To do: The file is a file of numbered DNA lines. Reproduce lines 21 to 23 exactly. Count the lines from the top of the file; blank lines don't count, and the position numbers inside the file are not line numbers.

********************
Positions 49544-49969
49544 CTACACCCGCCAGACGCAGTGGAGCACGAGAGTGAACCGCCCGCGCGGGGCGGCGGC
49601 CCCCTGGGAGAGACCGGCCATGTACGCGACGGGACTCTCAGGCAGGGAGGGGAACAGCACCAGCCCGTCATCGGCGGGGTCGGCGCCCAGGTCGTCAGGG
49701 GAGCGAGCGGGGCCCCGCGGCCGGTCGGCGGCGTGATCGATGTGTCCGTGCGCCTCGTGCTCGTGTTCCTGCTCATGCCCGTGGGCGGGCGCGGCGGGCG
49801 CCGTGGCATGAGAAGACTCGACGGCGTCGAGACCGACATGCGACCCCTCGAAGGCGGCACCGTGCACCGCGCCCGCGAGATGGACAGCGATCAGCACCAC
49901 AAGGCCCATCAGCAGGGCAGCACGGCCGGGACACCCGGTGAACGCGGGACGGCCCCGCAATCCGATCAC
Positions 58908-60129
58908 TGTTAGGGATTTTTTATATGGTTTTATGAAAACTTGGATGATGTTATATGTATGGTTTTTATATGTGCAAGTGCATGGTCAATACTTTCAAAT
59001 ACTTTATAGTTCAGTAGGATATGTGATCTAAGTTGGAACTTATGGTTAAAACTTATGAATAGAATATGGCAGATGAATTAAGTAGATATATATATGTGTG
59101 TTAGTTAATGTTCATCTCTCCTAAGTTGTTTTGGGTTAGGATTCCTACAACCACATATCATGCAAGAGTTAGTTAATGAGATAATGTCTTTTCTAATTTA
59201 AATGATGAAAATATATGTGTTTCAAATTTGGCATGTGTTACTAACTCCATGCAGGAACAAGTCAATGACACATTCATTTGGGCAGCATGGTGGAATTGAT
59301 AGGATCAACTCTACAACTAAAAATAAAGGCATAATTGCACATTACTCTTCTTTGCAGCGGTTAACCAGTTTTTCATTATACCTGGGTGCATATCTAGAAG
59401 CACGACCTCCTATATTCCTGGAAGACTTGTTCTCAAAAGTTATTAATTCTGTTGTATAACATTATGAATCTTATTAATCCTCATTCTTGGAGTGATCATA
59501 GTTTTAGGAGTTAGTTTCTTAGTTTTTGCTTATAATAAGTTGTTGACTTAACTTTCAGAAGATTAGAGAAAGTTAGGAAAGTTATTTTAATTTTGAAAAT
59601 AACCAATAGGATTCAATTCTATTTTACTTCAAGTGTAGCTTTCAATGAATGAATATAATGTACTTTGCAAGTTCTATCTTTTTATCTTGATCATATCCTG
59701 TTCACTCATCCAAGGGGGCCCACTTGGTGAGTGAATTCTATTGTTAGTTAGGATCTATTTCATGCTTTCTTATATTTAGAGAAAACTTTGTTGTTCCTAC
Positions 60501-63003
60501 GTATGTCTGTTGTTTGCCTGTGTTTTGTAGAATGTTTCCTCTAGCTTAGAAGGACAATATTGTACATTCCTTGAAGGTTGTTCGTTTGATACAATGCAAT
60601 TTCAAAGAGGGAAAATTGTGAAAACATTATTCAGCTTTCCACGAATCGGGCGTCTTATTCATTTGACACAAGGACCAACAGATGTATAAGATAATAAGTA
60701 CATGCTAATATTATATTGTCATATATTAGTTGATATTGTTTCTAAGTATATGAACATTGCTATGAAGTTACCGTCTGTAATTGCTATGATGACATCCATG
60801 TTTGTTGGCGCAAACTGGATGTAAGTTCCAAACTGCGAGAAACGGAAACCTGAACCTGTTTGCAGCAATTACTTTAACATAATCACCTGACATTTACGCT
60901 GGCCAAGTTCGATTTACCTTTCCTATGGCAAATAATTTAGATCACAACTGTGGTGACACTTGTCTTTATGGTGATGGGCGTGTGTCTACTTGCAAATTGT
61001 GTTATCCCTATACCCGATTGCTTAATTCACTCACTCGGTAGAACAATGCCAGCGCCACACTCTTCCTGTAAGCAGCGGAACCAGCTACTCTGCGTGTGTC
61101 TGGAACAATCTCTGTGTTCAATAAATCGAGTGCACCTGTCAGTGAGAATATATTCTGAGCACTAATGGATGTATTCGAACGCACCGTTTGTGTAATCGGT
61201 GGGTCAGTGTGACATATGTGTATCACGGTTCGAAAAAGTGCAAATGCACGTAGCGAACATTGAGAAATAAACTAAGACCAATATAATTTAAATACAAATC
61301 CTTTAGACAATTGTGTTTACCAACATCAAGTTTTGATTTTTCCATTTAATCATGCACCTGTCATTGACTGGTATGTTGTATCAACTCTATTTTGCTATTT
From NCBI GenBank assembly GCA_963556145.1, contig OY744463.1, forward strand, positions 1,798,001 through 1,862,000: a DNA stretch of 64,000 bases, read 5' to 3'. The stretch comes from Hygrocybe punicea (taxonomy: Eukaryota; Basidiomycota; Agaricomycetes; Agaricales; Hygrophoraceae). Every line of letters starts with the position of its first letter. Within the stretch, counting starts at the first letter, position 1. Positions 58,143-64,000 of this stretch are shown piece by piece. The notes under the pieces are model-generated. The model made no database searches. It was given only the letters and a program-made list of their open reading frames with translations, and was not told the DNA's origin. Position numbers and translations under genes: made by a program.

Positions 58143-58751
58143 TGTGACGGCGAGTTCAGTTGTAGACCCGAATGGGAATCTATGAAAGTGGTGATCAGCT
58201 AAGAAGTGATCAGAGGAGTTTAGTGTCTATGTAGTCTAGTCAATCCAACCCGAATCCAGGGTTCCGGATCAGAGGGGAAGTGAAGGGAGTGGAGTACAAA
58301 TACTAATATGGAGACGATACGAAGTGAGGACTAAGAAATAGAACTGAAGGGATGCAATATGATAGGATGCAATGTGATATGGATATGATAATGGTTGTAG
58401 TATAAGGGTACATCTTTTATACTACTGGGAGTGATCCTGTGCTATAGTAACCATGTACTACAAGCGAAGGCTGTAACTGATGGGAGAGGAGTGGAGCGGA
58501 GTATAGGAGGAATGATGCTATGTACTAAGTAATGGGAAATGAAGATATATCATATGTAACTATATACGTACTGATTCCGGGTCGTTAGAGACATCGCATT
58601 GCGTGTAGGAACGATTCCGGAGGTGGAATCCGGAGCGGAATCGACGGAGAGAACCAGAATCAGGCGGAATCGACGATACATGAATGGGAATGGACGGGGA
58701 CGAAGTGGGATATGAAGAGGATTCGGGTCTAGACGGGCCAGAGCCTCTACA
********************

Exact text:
60801 TTTGTTGGCGCAAACTGGATGTAAGTTCCAAACTGCGAGAAACGGAAACCTGAACCTGTTTGCAGCAATTACTTTAACATAATCACCTGACATTTACGCT
60901 GGCCAAGTTCGATTTACCTTTCCTATGGCAAATAATTTAGATCACAACTGTGGTGACACTTGTCTTTATGGTGATGGGCGTGTGTCTACTTGCAAATTGT
61001 GTTATCCCTATACCCGATTGCTTAATTCACTCACTCGGTAGAACAATGCCAGCGCCACACTCTTCCTGTAAGCAGCGGAACCAGCTACTCTGCGTGTGTC